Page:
Galvin Manufacturing Corporation engineers developed the Handie-Talkie SCR536 AM portable two-way radio. It became a World War II icon but, like the company’s other wartime radios developed for the US military, it did not carry the Motorola brand.

1943: World’s first FM portable two-way radio

In 1943, Galvin Manufacturing Corporation designed the world’s first FM portable two-way radio, the SCR300 backpack model, for the US Army Signal Corps. Weighing 35 pounds (15.9 kg), the ‘walkie-talkie’ radio had a range of 10 to 20 miles (16-32 km).

1969: First words from the Moon

A Motorola radio transponder relayed Neil Armstrong’s iconic words “One small step” across 384,000km of space and back to Earth in July 1969. The transponder aboard the Apollo 11 lunar module transmitted telemetry, tracking, voice communications and television signals between Earth and the moon.

1983: World’s first commercial portable cellular phone

The world’s first commercial handheld cellular phone, the Motorola DynaTAC phone, received approval from the US Federal Communications Commission on September 21, 1983. The 28-ounce (794-gram) phone became available to consumers in 1984 and took ten hours to fully charge for 30 minutes of talk time.

1995: World’s first two-way pager

The world’s first two-way pager, the Tango two-way personal messaging pager, allowed users to receive text messages and e-mail and reply with a standard response. It could also be connected to a computer to download long messages.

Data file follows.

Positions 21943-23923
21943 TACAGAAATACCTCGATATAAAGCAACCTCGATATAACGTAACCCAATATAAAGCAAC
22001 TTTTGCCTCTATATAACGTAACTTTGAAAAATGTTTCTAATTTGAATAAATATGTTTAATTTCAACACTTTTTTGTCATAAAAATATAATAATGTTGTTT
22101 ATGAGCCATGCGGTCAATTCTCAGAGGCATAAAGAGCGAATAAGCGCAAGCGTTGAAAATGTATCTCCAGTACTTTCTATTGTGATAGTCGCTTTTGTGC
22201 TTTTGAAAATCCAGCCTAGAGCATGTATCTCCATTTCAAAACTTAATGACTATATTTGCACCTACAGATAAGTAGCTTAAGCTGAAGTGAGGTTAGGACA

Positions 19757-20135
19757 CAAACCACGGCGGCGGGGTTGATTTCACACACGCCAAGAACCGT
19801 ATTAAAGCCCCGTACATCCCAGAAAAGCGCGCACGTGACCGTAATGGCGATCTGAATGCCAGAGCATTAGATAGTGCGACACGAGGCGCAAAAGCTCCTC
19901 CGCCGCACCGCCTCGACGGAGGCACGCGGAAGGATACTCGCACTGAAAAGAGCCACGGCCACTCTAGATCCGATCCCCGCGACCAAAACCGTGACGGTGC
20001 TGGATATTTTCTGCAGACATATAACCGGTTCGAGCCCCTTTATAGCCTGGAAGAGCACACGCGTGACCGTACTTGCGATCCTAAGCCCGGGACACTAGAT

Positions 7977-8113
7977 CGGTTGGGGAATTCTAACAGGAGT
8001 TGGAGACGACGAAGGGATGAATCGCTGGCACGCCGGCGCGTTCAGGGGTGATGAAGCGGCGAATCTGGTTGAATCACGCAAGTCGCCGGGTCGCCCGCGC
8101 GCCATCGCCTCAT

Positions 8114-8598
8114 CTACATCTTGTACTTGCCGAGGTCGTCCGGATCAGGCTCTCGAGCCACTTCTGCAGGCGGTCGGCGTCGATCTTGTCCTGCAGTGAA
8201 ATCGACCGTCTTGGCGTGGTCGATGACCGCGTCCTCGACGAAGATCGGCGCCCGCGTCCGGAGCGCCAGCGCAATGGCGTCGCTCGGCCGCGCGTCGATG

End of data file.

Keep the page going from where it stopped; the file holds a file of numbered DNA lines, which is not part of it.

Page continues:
2012: World’s first handheld public safety LTE device

Signalling its move towards public safety devices, Motorola Solutions introduced the LEX700 mission-critical handheld, the world’s first handheld public safety LTE device. The device combined rugged hardware and powerful software with the ability to connect with public safety LTE, cellular, IP and P25 networks.

Motorola anniversary: The next 90 years?

Since becoming Motorola Solutions, the company has shifted its focus to public safety technology. In addition to its public safety devices that can withstand tough conditions in natural disasters, Motorola is investing in research and development projects, such as AI-based analytics and augmented reality for policing.

“Our company has always specialised in the development of technologies that increase safety and productivity for emergency services and critical enterprises,” said Clarke.

“The technology needs for a police officer facing a volatile situation or a mineworker entering a hazardous environment are fundamentally different to what we know as consumers.

“Any technology used by public safety professionals needs to simplify the complex situations they often face. For example, helping frontline officers to make better, faster and more accurate decisions by only providing them with the most valuable and necessary information needed to do their jobs.”

Motorola is also looking into hands-free solutions to allow workers to perform tasks on the move without the need to type or swipe.

“As consumers, we see this value reflected in the popularity of virtual assistants like Amazon Alexa in our homes,” continued Clarke.

“So looking to the future, imagine the difference these technologies can make for people performing life-saving work, such as a firefighter running into a burning building or an ambulance officer providing urgent aid.”